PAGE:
For a series like F1, or whatever motorsport series, it's different. The series visits a track only once, or twice in some cases in the DTM or NASCAR. Visiting a Grand Prix isn't as casual as visiting a football or hockey game which can be more comparable to going to movies. That's why you don't get those casual fans there so easily. Of course, as a Grand Prix is such a rare event, you get spectators from a larger area. But, with tickets being so expensive, it's hard to fill the stands. If you aren't really into F1, you probably aren't going to spend hundreds of euros for tickets. And even if you're a big fan, you may not be able to afford those tickets. And here's a thing I think F1 has got wrong. As Norbert Haug said about the DTM, when you get people to the track, then you'll begin to follow the series in media. I think F1 needs less expensive tickets to get casual fans there; if they enjoyed the event, they'll come again the following year and follow the series in media. With less expensive tickets, there might be more fans visiting multiple races per year. And less expensive tickets require lower sanctioning fees for tracks, then they can lower the ticket prices.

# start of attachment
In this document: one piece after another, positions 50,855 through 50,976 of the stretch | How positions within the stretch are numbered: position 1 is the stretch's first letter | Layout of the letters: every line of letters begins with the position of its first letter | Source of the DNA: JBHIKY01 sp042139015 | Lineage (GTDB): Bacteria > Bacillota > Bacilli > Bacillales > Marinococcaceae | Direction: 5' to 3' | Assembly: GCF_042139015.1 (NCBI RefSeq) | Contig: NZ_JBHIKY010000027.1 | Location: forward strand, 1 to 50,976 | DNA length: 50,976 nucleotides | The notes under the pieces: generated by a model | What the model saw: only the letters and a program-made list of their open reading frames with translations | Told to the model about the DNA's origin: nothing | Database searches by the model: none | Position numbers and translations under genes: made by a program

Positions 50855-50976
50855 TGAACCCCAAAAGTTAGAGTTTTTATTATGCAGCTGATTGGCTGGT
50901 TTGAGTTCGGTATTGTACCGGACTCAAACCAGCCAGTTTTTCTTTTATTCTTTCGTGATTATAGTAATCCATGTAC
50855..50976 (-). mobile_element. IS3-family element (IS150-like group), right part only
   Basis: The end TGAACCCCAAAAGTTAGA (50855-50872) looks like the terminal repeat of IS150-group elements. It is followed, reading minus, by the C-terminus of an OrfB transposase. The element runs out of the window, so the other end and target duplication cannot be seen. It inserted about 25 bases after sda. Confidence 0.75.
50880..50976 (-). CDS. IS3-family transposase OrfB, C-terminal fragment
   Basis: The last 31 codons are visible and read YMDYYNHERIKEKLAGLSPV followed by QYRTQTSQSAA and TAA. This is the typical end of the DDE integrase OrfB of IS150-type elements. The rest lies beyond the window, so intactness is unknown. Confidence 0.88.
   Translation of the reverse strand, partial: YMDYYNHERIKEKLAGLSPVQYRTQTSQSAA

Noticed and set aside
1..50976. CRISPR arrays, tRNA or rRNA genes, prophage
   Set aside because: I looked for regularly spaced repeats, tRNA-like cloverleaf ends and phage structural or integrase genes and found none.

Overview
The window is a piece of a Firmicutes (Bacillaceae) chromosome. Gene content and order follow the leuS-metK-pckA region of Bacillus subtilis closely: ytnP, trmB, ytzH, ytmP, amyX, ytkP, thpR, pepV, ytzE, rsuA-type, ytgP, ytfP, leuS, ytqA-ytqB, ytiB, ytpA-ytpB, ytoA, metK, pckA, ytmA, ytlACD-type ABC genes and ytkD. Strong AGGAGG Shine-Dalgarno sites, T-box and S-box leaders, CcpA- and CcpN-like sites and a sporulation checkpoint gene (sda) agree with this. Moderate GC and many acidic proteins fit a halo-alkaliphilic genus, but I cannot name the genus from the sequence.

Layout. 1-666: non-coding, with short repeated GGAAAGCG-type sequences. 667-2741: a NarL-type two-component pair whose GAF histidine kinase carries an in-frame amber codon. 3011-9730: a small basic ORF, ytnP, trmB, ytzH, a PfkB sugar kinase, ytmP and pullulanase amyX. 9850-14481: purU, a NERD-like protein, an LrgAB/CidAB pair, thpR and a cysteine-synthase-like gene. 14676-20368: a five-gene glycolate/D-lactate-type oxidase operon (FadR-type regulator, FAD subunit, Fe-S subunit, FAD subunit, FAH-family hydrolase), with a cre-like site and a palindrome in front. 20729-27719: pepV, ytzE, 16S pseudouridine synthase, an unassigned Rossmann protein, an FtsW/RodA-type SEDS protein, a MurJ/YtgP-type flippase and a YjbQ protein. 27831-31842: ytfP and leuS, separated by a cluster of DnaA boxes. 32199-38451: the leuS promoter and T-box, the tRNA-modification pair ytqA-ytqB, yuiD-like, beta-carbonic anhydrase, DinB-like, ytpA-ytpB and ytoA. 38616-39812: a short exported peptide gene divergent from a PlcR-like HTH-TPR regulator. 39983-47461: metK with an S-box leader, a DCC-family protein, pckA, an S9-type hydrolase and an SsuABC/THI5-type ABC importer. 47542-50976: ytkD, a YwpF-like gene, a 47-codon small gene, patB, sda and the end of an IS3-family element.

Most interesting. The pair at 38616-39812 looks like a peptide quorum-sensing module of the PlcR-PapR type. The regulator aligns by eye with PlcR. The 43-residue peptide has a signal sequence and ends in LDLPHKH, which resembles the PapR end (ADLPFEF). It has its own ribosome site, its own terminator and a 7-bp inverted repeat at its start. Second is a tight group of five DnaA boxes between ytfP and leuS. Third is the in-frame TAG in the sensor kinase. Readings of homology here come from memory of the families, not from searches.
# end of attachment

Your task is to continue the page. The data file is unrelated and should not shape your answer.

And make the series seen where they are racing. The only time I have lived in a country where a GP is being held was last summer in Germany. I have to say I hear a lot more about the Rally Finland in the Finnish media than I heard about the German GP in the German media. Maybe I didn't follow the German media enough or maybe the event gets more publicity in regions closer to it, or maybe the FIFA World Cup title took media's attention. But surely a big sports event gets also more TV audience in the host country, offering a chance to get people into that sport. Having a good vibe around the event makes people more interested about it. Positive things like big audience are a way to create that good vibe. When you can say there are well over 100,000 spectators, it's easier to make other people check it on TV. To get a big audience, you need good marketing, affordable tickets, and an attractive event.